Mixed report card for Swiss CO2 emissions

Swiss Easter tradition: Getting stuck in traffic in front of the Gotthard tunnel heading south, in this image, on Good Friday 2017 KEYSTONE / ALEXANDRA WEY

As many Swiss get stuck in traffic over the Easter break, the Swiss environment office says that transport-related CO2 emissions are higher than they should be. 

This content was published on April 14, 2017

In a report published on Thursday, the Federal Office for the EnvironmentExternal link stated that Switzerland’s transport sector had not met its interim targets as defined by Swiss law and the Kyoto protocol. The office said that while road traffic emissions had dropped in recent years, they were still 4% above the 1990 level. The goal was to bring the level down to what it was in 1990, but in 2015, transport emissions added up to 15.4 million tonnes of CO2 equivalents. As the office pointed out, modern vehicles are emitting less CO2, but the amount of mileage has increased. 

However, other sectors have kept Switzerland on track by meeting their targets and then some. For example, the building sector released 12.7 million tonnes of CO2 equivalents in 2015 – 26% less than in 1990. The target was to cut emissions by 22%. Still, the environment office reported that many Swiss buildings rely on fossil fuels for heating, and the weather was mild in 2015.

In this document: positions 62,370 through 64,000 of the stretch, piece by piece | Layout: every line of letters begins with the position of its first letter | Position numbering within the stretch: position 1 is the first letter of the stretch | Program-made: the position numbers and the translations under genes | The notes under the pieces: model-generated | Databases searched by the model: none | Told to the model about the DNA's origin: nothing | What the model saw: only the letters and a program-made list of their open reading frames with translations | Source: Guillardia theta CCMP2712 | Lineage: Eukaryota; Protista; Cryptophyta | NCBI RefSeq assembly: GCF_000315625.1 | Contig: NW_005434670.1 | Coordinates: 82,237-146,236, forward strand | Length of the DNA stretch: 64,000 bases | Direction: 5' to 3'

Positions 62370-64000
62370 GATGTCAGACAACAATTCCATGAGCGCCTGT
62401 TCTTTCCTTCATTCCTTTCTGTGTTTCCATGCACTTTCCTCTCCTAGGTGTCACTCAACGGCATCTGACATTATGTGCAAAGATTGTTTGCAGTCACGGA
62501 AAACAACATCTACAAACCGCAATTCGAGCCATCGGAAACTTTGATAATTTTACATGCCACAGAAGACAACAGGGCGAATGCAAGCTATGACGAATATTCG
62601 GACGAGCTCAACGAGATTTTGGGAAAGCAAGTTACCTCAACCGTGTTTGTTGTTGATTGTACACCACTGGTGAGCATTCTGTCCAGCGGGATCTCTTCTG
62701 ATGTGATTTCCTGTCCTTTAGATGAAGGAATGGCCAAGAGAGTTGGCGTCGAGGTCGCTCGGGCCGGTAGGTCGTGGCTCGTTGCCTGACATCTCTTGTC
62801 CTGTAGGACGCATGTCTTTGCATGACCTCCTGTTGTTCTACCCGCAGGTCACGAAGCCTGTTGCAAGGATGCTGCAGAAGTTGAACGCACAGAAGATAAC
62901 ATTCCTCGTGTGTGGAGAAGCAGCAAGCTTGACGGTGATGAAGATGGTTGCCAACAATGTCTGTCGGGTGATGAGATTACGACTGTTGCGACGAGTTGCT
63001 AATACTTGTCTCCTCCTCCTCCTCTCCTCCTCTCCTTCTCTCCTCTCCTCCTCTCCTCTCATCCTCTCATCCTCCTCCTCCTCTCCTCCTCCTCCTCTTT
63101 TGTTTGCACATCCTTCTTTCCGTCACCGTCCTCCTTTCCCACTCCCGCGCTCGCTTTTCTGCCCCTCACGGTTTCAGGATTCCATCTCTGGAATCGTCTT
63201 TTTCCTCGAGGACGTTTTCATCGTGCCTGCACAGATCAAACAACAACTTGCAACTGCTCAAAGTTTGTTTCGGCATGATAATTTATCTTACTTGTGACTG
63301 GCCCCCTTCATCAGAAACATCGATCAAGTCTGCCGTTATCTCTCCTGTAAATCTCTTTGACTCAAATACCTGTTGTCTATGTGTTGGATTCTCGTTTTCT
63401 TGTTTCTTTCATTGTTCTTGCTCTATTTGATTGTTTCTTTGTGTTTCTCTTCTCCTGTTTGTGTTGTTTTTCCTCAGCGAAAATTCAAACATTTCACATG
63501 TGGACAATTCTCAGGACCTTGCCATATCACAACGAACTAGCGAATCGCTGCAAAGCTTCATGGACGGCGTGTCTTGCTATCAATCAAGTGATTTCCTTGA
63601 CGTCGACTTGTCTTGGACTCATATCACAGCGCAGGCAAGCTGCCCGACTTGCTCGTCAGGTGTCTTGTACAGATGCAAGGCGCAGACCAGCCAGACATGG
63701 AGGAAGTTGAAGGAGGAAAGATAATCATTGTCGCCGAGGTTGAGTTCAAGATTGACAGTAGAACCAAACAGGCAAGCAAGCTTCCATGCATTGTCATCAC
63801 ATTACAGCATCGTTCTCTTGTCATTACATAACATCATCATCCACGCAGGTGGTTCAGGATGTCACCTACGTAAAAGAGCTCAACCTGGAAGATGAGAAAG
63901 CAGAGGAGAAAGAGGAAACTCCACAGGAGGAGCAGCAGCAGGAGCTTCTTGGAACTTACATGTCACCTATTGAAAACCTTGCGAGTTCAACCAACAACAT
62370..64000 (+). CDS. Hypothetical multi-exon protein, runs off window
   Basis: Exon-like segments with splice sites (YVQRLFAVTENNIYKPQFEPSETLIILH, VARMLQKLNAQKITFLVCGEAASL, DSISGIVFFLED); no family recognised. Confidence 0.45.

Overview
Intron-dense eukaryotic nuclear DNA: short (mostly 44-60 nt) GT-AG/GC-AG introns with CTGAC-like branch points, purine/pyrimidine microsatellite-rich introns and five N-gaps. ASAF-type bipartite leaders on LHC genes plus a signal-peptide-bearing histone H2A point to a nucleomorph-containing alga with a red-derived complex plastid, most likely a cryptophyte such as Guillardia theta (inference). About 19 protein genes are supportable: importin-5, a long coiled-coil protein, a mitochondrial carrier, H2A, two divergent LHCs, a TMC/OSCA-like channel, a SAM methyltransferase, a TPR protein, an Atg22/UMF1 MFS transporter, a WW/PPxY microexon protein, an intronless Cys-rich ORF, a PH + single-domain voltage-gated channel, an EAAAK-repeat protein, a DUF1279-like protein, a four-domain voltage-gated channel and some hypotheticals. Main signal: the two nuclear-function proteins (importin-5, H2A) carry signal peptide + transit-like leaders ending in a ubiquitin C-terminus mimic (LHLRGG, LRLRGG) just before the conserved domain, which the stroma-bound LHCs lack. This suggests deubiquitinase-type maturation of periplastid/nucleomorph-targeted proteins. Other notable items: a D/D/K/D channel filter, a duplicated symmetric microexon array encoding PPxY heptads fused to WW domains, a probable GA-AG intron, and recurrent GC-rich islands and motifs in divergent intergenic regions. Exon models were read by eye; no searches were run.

Industry emissions have fallen by 17% from 1990 levels – down to 10.7 million tonnes of CO2 equivalents in 2015. The target was just 7%. The environment ministry attributed the decline to the closure of the Tamoil oil refinery in Collombey, canton Valais, and to the drop in cement production. 

Overall, greenhouse gas emissions in Switzerland in 2015 amounted to 48.1 million tonnes of CO2 equivalents – or 0.6 million tonnes fewer than in 2014. 

The environment office submitted Switzerland’s greenhouse gas inventory to the United Nations Climate Secretariat on Thursday. The authorities believe that Switzerland can meet its target of 20% fewer greenhouse gas emissions by 2020 – but only under the right conditions and if emissions lie at the lower end of the estimates.

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